If you’re dealing with a problem shed and the old skin seems to be stuck on your snake, find a round-bottomed container, which the snake, when coiled, goes around twice. Put ventilation holes in the top, add water to a depth of ½ the thickness of the snake, and put the whole thing where it will be between 82 and 88 degrees Fahrenheit. Lubrication from the water combined with the friction of the snake crawling against its own body should remove an excess skin. It may take up to 24 hours but is a good method for assisting your Kingsnake’s shed.
Remember that snakes also need to shed their eye caps (spectacles); if they don’t come off within two sheds, you should seek veterinary care.
Parasites both internal and external are another problem common to all snakes. External parasites include ticks and mites, the first of which are common on wild-caught snakes.
Snake mites are like reptile fleas; they come out at night to suck the blood out of your snakes. A mite infestation looks like a bunch of white, red, or black dots crawling all over your snake and can sometimes be taken care of with commercially available miticides. It is important to note that reptile mites and ticks don’t live or human or mammal skin.
Always quarantine new snakes in a room separate from your collection for a minimum of 3-4 weeks. If your collection has become infested with mites you’ll need to clean the entire environment, as well as your snake.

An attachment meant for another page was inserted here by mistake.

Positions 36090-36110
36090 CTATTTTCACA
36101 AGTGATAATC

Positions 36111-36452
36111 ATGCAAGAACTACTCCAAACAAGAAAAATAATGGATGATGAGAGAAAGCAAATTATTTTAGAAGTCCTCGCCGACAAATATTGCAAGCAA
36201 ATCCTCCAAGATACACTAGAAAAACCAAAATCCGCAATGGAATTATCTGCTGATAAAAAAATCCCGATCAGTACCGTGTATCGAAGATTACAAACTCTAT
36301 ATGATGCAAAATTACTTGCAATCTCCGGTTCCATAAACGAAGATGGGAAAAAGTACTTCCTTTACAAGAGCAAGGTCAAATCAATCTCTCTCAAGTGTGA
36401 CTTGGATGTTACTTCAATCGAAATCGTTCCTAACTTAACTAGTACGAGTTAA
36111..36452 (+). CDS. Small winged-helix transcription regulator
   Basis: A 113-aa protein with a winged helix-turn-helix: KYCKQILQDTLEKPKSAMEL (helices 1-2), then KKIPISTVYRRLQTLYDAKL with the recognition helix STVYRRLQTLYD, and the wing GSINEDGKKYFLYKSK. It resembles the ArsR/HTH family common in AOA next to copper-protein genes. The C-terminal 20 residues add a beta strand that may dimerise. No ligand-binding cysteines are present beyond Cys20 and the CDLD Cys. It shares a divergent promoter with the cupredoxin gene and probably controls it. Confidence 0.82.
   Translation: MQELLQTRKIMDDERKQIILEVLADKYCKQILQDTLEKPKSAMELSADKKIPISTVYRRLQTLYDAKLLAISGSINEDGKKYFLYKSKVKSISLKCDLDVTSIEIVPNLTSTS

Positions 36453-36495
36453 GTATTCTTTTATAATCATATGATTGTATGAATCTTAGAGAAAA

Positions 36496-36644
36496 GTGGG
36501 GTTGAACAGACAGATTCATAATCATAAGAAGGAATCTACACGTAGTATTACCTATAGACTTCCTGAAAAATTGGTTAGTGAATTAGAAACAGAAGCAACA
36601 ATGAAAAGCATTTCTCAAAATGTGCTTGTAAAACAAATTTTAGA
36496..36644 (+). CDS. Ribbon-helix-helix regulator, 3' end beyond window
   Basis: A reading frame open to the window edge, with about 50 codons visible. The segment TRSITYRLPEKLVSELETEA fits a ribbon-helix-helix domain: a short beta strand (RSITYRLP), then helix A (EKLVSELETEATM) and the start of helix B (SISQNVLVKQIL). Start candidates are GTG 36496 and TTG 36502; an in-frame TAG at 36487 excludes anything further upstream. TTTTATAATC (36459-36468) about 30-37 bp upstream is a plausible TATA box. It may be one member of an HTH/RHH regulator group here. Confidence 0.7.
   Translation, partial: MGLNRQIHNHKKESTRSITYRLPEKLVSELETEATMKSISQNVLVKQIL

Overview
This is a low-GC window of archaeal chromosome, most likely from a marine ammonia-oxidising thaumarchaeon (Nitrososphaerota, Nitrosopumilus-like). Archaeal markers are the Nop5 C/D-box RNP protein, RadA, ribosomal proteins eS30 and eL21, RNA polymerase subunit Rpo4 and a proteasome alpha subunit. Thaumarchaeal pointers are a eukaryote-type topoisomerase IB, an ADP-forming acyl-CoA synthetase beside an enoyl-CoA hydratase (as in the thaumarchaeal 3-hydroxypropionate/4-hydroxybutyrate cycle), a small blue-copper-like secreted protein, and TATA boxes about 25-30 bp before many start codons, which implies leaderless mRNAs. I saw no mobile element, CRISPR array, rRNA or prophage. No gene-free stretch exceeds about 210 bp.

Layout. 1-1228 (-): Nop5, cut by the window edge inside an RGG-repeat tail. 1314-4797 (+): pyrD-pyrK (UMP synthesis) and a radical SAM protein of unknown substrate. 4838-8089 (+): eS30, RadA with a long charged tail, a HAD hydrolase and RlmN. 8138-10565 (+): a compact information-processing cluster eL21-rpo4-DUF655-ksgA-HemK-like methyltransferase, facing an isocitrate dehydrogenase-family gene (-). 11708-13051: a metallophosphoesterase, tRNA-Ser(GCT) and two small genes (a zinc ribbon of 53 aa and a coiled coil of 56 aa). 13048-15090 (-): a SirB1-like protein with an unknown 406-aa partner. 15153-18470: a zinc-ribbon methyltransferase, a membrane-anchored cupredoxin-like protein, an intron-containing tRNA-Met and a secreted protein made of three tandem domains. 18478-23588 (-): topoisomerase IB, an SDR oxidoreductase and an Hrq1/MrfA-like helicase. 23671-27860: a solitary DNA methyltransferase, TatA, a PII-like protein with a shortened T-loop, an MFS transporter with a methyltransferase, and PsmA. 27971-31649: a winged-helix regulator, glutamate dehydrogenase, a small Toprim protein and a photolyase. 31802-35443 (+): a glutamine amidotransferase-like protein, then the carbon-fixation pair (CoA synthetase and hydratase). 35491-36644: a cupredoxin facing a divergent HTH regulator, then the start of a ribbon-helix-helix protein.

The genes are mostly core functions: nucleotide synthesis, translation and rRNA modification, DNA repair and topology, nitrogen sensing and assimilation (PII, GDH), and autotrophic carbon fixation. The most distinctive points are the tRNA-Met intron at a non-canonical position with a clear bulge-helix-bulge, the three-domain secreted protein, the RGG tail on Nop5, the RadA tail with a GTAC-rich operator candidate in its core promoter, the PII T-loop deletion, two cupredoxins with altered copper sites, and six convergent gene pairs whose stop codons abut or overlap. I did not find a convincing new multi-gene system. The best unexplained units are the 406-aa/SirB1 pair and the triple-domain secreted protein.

If you suspect your Kingsnake is suffering from internal parasites, a veterinarian will be able to test its stool samples and suggest the right treatments.
Kingsnakes are generally very resistant to both mouth rot (infectious stomatitis) and respiratory infections (like pneumonia). However, if they become stressed, the chances of them contracting one of the diseases increases.
If you spot small reddish spots along your Kingsnake’s gum line (signs of mouth rot) or your snake seems to be blowing bubbles (signs of pneumonia or respiratory infection), see a vet immediately.
Kingsnakes have better temperaments than pythons, but adults can bite and nip when they feel threatened or uncomfortable. If your goal in getting a snake is to have a pet that you can “play” with and pet frequently, you should consider a different species, like a cornsnake.
Housing for your Kingsnake can be as simple or extravagant as you want it to be. Just keep in mind that you’ll need to clean the enclosure and its furnishings on a regular basis.